Going forward, suddenly I saw a group of Ibex emerging from just above the cliff. Generally, Sindh Ibex seems to move in relatively large groups.

There were a lot of trophy-sized males (ones with large horns permitted to trophy hunting). In Pakistan, Ibex trophy hunting is taking place. However, it is only prohibited inside the national parks and hunting is operated under the rules and regulations by the community forest. For 2019, 50 Himalayan Ibex and 24 Sindh Ibex in Pakistan are allocated for trophy hunting slots.

Hunting?? In this era?? No doubt, I am against hunting, but Pakistan’s hunting situation is likewise identified with conservation and the endurance of the local villagers. Trophy hunting targets only large horned individuals who have no more ability to reproduce. Subsequently, these profits are given to villagers, so villagers crackdown on illegal hunting. Therefore, it is said that the Ibex population has increased in both the northern and southern regions since this system was established.

 

Energetic young males began battling with their horns.

 

It’s like a fighting practice. A male Ibex show dominance by fighting with a horn over females when they reach maturity.

 

Photo & Text  : Mariko SAWADA
Visit : Feb 2019, Hinglaj Mata/Nani Mandir, Hingol National Park,  Balochistan

Category : ◆ Balochistan > - Hingol National Park > - Ibex > - Wildlife of Balochistan
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Himalayan Ibex – Khunjerab National Park

In late December, when whole of the northern region of Pakistan was enveloped with snow, we went to Khunjerab National Park – located in the border between Pakistan and China.
Khunjerab National Park is home to many unique species of wildlife including the snow leopard, blue sheep, Himalayan Ibex and many more. Himalayan Ibex lives in the Khunjerab National Park throughout the year. However, winter is the perfect time to witness them when they solely descend for the purposes of mating and grazing.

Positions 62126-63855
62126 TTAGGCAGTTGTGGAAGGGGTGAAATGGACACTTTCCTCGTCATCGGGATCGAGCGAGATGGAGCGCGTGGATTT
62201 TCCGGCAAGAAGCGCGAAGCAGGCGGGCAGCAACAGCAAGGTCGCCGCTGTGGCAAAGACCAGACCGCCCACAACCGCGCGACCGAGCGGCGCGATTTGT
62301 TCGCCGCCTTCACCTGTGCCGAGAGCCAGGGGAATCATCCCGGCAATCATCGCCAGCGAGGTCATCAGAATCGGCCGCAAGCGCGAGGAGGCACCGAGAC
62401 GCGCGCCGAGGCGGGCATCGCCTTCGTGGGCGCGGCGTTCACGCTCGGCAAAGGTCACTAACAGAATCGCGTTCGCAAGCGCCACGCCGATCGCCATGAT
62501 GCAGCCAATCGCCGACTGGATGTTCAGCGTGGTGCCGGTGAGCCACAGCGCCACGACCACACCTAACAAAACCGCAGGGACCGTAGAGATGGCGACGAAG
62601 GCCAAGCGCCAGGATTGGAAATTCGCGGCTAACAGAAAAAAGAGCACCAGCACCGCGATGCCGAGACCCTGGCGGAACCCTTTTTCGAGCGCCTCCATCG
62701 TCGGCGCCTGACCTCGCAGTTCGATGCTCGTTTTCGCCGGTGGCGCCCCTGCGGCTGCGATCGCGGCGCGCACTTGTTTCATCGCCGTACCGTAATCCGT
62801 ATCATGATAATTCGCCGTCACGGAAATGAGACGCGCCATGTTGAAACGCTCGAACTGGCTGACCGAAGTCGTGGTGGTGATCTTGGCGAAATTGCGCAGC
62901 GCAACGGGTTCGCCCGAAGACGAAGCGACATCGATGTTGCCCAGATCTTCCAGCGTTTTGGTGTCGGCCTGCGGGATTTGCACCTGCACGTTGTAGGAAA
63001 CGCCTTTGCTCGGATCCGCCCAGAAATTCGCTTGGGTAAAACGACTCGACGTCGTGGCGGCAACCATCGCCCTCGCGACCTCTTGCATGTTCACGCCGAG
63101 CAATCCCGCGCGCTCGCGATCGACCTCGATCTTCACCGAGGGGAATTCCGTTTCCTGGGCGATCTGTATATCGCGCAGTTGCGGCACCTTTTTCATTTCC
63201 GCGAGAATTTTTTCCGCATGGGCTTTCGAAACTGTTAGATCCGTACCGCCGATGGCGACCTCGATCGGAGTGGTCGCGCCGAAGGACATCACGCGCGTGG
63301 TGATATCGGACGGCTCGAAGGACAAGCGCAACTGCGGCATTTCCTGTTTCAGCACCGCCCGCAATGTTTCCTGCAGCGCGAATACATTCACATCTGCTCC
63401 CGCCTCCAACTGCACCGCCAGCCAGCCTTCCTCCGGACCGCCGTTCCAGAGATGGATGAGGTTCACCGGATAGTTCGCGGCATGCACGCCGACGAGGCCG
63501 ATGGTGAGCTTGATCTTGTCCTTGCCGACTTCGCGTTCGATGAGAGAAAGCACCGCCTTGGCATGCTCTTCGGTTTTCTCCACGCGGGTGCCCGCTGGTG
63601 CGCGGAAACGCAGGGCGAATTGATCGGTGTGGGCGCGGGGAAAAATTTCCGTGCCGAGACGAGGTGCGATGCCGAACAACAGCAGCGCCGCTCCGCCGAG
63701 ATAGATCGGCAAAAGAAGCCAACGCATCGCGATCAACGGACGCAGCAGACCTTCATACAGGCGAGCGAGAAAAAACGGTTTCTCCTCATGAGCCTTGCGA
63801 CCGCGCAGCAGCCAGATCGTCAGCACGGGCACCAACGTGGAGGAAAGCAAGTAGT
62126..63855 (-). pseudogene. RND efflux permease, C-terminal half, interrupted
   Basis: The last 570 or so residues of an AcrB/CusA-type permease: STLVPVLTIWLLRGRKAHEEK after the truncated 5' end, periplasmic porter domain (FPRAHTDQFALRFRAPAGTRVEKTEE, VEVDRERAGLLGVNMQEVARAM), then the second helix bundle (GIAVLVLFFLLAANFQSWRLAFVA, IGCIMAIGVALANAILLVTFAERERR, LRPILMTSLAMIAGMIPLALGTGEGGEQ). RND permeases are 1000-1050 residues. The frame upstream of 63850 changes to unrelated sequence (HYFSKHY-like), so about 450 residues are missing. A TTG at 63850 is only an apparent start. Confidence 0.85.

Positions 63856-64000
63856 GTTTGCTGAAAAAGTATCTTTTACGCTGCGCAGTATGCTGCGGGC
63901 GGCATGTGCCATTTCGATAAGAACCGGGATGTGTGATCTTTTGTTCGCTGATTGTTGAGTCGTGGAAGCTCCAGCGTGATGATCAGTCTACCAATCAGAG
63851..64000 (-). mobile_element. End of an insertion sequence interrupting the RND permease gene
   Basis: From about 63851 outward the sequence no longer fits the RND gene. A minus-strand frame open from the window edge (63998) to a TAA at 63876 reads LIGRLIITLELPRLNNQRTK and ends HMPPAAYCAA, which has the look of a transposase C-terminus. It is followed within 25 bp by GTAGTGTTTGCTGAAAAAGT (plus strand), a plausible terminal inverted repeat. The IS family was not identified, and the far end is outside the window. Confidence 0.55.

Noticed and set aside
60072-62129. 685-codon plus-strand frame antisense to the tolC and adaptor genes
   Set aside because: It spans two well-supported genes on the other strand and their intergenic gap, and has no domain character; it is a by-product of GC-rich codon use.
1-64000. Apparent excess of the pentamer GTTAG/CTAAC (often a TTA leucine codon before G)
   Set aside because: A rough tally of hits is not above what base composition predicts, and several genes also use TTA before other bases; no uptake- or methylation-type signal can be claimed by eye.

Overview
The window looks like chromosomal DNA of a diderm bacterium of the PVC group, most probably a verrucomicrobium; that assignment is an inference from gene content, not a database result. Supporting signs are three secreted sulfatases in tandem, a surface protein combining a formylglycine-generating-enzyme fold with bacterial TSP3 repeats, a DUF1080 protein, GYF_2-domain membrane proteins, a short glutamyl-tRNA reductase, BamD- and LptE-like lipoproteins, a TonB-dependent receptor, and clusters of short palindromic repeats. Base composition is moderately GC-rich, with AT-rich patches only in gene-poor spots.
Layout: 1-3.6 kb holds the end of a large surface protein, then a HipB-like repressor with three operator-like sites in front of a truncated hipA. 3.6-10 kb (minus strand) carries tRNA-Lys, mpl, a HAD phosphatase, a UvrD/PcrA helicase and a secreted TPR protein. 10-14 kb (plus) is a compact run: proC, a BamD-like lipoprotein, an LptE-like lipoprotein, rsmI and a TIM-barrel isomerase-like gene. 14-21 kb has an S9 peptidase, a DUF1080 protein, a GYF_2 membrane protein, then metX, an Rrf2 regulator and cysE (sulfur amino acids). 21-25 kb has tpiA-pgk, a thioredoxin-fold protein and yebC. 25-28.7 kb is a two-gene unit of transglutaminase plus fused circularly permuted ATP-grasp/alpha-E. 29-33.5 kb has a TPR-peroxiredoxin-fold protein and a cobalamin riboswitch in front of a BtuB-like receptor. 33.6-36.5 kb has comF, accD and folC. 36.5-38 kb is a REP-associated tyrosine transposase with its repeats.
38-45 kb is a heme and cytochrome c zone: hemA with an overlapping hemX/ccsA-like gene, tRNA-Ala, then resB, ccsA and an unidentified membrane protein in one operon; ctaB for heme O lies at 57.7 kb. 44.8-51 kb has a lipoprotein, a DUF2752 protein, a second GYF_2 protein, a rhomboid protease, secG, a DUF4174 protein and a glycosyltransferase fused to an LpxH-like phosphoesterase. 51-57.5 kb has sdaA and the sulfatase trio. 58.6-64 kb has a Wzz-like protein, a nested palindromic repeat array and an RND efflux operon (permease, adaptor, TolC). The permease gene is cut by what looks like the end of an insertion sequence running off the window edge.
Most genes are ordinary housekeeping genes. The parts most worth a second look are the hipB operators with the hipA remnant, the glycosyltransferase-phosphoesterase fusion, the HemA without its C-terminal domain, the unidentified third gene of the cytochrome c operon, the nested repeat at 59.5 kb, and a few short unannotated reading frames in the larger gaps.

Ibex in northern Pakistan is a subspecies called Himalayan Ibex or Siberian Ibex, <Capra sibirica>. It seems that they are further classified by the habitat among them.

According to the National Park staff, Ibex in this area is said to gather in low places from mid-December to late January. The male was deliberately chasing the female!

Cute, young Ibex at an altitude of 4,500m, close to Khunjerab Top.

 

Photo & Text : Mariko SAWADA

Observation : end of Dec 2018, Khunjerab National Park

Special Thanks : Mr. Sultan Gohar – Khunjerab National Park

Category : ◆ Gilgit-Baltistan > - Ibex > - Khunjerab National Park > ◇ Wildlife of Pakistan
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Himalayan Ibex – Khyber village in Winter

It was early January and everything was covered white with a blanket of snow. Suddenly, I was told by the Khunjerab National Park staff that there is a gathering of Himalayan Ibex  in the Khyber village.

Anxiously, I went to Khyber village immediately and luckily discovered them on the contrary bank of the Khunjerab river, where local people perform farming and cultivation. There, I could see them much closer distance than Khunjerab National Park.

The Ibex in northern Pakistan is a subspecies called Himalayan Ibex or Siberian Ibex in English (Capra sibirica).

In this area, December-January is the breeding period of Ibex. A male Ibex after a female.

Ibex will have a baby, likely in the month of June.

Beautiful winter juniper valley view.

A White-winged redstart pair. In the upper Hunza, I often observe them in winter season.

Photo & Text : Mariko SAWADA
Observation: January 2019, Khyber Village – Gilgit-Baltistan
Thanks to Mr. Irfan – Khyber village &  Mr. Sultan Gohar – Khunjerab National Park

Category : ◆ Gilgit-Baltistan > - Ibex > - Khyber > ◇ Wildlife of Pakistan